Biometric technology for HR, although not without its critics, is fast becoming an effective, attractive solution to security and timekeeping challenges faced by organizations. Biometric technology can automatically determine a person's identity by comparing unique physical characteristics against a computer database, thereby allowing organizations to use fingerprints or facial (or retinal or voice) recognition to control access to buildings or work environments.
The biometric tech trend hasn't received as much attention as other technologies, such as cloud computing, but it's quietly gaining adoption. "[M]ore organizations are employing [biometric tech] to improve timekeeping processes, to authenticate user identity on corporate networks and to enhance building security," according to an article from the Society of Human Resource Management (SHRM). The SHRM article offers the example of a San Francisco-based non-profit organization with a mobile workforce that previously used handwritten timecards for timekeeping but now utilizes biometrics via GPS-enabled mobile devices.
An Array of Benefits for HR
Among the many timekeeping advantages that biometric technology can provide is halting the abuse known as "buddy punching," where one employee clocks in for another. An additional advantage offered by biometric tech is the ability to automatically cut off employee access to computer systems once the employee has clocked out, thus protecting the organization against potentially costly wage-and-hour class actions from employees claiming to have worked off the clock.
Moreover, biometrics such as a simple thumbprint can be used to keep tabs on workers who drive organization owned vehicles or handle other company property. Finally, employee wellness programs can be made more effective and personalized via biometric screening of participants, checking workers for risk factors such as high cholesterol. The potential uses and benefits of biometric technology for HR are increasing daily.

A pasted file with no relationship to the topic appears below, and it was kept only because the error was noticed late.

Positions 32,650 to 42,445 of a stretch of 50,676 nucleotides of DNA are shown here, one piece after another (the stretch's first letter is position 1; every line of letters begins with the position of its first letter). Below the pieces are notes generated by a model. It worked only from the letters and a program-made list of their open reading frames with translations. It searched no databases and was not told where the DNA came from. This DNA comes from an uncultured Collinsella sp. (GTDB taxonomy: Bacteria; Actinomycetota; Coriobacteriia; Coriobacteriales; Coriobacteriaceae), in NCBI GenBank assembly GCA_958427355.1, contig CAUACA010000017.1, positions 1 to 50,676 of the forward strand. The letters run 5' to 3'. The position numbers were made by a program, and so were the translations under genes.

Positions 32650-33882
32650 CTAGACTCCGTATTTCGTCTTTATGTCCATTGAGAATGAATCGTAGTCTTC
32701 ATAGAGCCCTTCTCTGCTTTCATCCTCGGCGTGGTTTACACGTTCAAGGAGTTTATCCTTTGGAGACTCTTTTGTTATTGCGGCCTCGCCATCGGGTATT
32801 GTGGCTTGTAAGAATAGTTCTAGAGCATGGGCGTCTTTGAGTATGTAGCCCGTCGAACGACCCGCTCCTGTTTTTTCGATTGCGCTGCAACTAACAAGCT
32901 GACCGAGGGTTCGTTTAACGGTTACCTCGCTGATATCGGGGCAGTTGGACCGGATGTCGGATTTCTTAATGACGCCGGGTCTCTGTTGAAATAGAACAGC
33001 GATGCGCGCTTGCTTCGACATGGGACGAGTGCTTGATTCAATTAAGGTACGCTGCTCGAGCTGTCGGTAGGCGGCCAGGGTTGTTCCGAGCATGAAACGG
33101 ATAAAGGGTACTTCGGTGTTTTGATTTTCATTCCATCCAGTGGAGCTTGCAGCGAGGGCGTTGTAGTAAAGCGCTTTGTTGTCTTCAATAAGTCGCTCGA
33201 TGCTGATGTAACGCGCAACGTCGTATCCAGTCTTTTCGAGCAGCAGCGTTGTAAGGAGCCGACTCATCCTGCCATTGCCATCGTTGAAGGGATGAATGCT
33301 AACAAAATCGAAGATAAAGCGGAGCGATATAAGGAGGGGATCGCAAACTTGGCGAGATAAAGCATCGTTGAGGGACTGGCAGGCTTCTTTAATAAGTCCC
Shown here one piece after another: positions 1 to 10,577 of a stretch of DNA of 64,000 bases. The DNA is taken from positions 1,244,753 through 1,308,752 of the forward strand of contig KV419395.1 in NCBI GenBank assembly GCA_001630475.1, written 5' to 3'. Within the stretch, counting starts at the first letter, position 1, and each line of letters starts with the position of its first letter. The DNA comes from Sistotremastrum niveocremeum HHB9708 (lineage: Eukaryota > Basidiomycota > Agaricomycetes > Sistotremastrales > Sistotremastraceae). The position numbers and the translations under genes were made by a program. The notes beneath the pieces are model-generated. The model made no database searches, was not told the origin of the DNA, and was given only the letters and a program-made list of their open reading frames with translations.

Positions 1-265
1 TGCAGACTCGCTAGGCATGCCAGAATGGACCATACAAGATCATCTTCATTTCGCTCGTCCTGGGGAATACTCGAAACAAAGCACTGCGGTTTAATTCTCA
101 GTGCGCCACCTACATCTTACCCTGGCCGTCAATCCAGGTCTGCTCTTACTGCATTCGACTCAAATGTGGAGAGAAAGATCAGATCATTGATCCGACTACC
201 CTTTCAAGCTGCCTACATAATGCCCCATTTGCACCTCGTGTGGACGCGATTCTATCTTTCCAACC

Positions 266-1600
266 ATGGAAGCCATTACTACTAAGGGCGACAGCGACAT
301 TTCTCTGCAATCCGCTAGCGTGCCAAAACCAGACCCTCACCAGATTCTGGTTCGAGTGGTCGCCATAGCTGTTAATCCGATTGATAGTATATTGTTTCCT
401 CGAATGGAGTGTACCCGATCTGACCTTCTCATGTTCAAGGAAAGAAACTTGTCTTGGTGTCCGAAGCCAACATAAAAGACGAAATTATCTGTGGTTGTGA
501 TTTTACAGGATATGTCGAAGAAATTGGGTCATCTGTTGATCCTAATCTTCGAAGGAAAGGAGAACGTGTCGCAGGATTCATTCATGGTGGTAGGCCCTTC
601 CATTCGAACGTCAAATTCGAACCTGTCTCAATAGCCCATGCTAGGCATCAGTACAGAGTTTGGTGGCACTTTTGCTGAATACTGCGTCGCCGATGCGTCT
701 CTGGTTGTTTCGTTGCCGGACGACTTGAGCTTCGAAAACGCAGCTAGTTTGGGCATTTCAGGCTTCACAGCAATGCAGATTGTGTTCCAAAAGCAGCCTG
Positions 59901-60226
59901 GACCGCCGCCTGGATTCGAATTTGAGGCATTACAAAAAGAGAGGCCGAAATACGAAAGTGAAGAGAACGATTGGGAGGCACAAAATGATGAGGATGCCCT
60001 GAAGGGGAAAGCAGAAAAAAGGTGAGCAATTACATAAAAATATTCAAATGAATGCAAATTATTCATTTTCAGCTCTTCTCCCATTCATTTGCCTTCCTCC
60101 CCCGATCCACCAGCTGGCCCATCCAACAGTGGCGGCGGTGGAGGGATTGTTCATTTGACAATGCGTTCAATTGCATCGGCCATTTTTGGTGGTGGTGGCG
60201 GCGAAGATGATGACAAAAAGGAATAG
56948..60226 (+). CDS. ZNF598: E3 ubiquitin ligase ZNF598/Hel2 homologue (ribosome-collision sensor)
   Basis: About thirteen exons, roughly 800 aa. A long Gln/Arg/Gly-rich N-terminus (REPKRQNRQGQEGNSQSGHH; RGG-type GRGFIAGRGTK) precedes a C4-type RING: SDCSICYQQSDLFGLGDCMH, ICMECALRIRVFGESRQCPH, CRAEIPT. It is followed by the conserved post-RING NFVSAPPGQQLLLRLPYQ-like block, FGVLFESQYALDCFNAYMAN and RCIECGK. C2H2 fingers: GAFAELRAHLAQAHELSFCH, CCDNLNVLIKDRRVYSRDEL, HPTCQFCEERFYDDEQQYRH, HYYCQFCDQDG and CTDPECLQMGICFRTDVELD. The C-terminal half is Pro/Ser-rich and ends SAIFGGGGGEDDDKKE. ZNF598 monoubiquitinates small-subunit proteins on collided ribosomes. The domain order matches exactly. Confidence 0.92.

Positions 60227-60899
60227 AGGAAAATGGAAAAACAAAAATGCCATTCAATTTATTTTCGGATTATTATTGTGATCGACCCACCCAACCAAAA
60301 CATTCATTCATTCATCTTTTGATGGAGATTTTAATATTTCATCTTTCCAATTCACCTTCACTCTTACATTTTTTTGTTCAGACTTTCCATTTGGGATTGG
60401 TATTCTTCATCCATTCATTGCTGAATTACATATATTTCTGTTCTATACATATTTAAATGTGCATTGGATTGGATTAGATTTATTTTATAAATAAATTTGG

Employee Objections to Biometric Technology
Like any fast-emerging, disruptive technology, biometrics has its detractors. Some employees have viewed it as an invasion of personal privacy, expressing concern over the collection and storage of uniquely personal data. Other employees have objected on religious grounds, as did an Evangelical Christian worker at West Virginia-based Consol Energy, who claimed that requiring him to undergo a hand scan for timekeeping did not accomodate his religious beliefs. In January of 2015, a federal jury sided with this employee and awarded him $150,000 in compensatory damages.
In the face of privacy-related objections to biometric technology, you can clearly explain how data is being secured against theft or misuse. As C.R. Wright notes in Human Resource Executive Online, "[e]mployees often express fears that the data could be compromised, stolen or misused." Wright adds, however, that those concerns are often unfounded. In many cases, biometric technologies cannot actually reproduce individual data; they rely instead on comparison models. Clear communication can assuage your employees' fears and prevent misunderstandings about the technology.
Tips for Implementation
Wright recommends five practical tips for reducing employee objections when implementing biometric technology:
- Inform employees in writing before setting up the system, explaining why it's needed and describing safeguards for employee data. Consider employee feedback before the implementation.
- Review laws and regulations about privacy before implementation.
- Have strict security systems in place to prevent data breaches.
- If your organization is unionized, verify your right to use the system under your existing CBA.
- Be prepared to accommodate employees who raise objections based on religious grounds, disability or other protected legal status.
Biometric technology offers a growing number of benefits for HR, from better security to more accurate timekeeping to performance tracking. It's a safe bet that more biometric technology will be entering the workplace in the future, despite occasional employee objections. To implement the technology well, it's best to anticipate employee complaints, develop solutions that address their concerns and be as transparent as possible in communicating those solutions.
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